Polk moves ahead with connecting water systemsPublished 4:50pm Thursday, February 14, 2013
Commissioners approve $99,650 design, survey, bids
Polk commissioners are moving forward with connecting the county’s two water systems by running a water line from the Peniel Road intersection off Hwy. 9 in Green Creek to the Hwy. 108/Hwy. 9 intersection in Mill Spring.
Commissioners approved by a 4-1 vote on Feb. 4 to take $99,650 from fund balance to pay engineer Dave Odom to design, survey and obtain bids for the construction.
Odom has estimated the cost of the waterline to be $1,183,743.
Commissioner chair Michael Gage, vice-chair Ted Owens and commissioners Keith Holbert and Tom Pack approved the motion, while commissioner Ray Gasperson voted against. Gasperson said while he has always been in favor of running the line he would prefer the costs be spread over three fiscal years.
Gasperson said he is currently not aware of any pressing need to construct the line and would be in favor of allocating $100,000 this fiscal year, but spread construction costs over the next two fiscal years of 2014 and 2015.
“It’s a great want, but I don’t see a pressing need at this time,” Gasperson said.
Commissioners in favor of running the water line have said connecting the systems was originally phase I of the county’s 20/20 Vision plan and want to connect the systems for regional purposes in case of future drought situations. The connection will ultimately mean that Polk County and its towns are connected from Asheville to Charlotte, as well as already being connected to South Carolina through Inman-Campobello Water District.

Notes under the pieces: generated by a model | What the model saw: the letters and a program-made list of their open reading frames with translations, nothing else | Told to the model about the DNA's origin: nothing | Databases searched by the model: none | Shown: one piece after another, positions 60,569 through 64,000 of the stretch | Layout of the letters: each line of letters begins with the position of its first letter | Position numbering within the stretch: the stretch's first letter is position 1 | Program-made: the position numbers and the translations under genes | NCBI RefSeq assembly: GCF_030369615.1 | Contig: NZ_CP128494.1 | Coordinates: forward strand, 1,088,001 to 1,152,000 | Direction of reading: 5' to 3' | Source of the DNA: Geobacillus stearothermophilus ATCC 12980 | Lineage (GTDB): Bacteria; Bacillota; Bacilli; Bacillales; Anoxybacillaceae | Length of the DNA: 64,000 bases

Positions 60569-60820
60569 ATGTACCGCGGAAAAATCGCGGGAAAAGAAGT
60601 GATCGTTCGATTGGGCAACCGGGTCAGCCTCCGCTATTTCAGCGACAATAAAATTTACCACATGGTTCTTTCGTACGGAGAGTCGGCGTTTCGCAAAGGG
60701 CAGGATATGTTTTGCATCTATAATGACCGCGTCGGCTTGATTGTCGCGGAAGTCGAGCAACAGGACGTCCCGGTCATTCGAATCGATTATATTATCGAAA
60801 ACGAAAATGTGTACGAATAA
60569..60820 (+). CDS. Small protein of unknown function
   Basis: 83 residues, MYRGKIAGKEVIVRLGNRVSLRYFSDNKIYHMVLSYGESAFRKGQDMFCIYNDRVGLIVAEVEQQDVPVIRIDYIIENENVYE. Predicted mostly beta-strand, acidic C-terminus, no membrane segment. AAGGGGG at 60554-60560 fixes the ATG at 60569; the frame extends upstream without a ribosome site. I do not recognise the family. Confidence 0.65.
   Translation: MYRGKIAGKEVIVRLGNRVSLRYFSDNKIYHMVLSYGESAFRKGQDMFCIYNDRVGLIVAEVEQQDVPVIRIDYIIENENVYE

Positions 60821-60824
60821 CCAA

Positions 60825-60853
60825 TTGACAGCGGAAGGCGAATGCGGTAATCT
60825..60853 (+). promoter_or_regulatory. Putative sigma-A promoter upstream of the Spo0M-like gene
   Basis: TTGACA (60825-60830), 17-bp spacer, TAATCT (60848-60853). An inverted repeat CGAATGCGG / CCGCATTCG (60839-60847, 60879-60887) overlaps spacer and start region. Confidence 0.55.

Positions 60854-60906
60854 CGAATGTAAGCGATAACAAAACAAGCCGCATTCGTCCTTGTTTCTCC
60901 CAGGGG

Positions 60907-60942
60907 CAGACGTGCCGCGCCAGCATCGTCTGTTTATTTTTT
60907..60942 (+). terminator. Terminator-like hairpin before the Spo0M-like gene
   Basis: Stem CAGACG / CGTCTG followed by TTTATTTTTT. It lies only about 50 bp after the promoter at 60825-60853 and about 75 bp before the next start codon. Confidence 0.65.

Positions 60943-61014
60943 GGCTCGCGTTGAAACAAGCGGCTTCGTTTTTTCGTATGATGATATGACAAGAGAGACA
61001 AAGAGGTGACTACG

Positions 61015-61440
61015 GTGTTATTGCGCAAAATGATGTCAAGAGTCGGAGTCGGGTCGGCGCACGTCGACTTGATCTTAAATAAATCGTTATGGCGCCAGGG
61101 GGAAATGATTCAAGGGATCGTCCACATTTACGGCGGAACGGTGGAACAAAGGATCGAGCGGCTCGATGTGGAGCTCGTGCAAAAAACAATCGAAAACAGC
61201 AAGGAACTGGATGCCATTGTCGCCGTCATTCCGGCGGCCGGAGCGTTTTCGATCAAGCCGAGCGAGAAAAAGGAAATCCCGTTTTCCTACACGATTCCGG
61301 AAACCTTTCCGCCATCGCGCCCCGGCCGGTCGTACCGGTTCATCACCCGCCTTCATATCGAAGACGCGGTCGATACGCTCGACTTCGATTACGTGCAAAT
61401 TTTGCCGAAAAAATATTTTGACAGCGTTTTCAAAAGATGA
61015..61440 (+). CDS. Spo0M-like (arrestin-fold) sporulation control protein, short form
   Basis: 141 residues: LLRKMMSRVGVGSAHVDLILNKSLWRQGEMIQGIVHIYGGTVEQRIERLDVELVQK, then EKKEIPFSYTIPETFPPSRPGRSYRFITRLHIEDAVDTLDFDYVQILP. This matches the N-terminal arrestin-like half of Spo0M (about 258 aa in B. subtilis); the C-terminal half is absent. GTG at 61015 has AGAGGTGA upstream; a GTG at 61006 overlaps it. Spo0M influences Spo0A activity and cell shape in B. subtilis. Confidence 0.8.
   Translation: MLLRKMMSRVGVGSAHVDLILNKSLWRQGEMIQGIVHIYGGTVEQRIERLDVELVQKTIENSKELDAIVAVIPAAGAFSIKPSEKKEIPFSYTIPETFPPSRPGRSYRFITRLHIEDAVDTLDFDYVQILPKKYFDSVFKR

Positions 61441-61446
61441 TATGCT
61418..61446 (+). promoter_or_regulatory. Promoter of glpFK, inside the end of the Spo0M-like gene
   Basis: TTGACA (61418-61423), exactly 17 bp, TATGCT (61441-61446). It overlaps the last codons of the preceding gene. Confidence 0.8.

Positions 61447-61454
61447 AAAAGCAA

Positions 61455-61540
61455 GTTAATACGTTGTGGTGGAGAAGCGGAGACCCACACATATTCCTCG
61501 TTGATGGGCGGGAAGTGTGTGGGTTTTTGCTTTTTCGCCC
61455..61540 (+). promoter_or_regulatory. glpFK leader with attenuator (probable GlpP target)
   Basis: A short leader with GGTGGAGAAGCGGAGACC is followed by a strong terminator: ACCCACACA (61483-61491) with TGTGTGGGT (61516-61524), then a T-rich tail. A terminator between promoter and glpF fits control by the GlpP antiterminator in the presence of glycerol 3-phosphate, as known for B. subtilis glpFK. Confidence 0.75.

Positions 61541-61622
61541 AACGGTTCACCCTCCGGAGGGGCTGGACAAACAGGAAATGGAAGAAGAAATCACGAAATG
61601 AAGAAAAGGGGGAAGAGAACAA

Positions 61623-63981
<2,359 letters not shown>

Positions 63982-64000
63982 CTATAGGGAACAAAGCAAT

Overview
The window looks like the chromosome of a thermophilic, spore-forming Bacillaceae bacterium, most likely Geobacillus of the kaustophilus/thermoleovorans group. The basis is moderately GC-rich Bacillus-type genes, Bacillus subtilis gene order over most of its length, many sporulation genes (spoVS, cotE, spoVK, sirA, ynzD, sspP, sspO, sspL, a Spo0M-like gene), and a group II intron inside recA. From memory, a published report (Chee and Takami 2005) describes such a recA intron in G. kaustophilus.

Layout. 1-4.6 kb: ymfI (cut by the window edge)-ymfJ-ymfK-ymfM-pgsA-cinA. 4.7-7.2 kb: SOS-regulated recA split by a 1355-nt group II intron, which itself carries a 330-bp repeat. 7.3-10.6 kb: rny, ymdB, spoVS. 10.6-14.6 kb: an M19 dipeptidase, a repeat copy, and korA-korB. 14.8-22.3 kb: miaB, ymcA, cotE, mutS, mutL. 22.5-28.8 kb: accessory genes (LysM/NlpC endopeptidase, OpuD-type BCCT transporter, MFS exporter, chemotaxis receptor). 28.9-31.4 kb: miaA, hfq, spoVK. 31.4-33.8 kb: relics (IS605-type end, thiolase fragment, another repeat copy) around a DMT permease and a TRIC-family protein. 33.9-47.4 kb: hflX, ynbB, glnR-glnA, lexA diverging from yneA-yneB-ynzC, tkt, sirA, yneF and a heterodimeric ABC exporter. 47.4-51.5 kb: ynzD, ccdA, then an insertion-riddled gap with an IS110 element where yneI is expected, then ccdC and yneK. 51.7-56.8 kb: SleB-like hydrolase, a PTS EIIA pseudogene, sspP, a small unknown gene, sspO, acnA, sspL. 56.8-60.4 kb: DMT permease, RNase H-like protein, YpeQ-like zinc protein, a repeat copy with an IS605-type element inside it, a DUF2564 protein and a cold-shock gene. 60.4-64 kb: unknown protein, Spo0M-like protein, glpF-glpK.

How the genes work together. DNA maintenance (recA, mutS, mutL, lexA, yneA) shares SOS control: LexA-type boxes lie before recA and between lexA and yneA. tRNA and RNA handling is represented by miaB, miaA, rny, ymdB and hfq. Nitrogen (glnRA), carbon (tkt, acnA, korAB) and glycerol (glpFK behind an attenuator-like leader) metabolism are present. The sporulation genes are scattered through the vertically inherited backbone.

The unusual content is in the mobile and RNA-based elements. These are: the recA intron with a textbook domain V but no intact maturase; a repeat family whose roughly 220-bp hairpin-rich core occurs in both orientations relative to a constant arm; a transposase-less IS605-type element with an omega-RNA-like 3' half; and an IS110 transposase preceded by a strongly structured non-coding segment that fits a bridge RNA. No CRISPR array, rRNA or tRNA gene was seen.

But resident and former commissioner Renée McDermott stood at the Feb. 4 meeting and questioned commissioners’ hurry on the line. She said the comprehensive plan committee put the waterline along Hwy. 9 as a priority in order to get municipal water to Mill Spring, then planned to run the line up and down Hwy. 108. When the committee placed the line as a priority, they didn’t know that a waterline would be built along Hwy. 108 first, she said, taking care of the water needs of the Mill Spring area.
“So, what’s the hurry,” McDermott asked. “It can’t be Polk Central School. Based on the request of the school board and the school superintendent, Polk Central’s well was upgraded at a cost of about $40,000, rather than spending more than $1 million of the taxpayers’ money to put in an unneeded waterline.”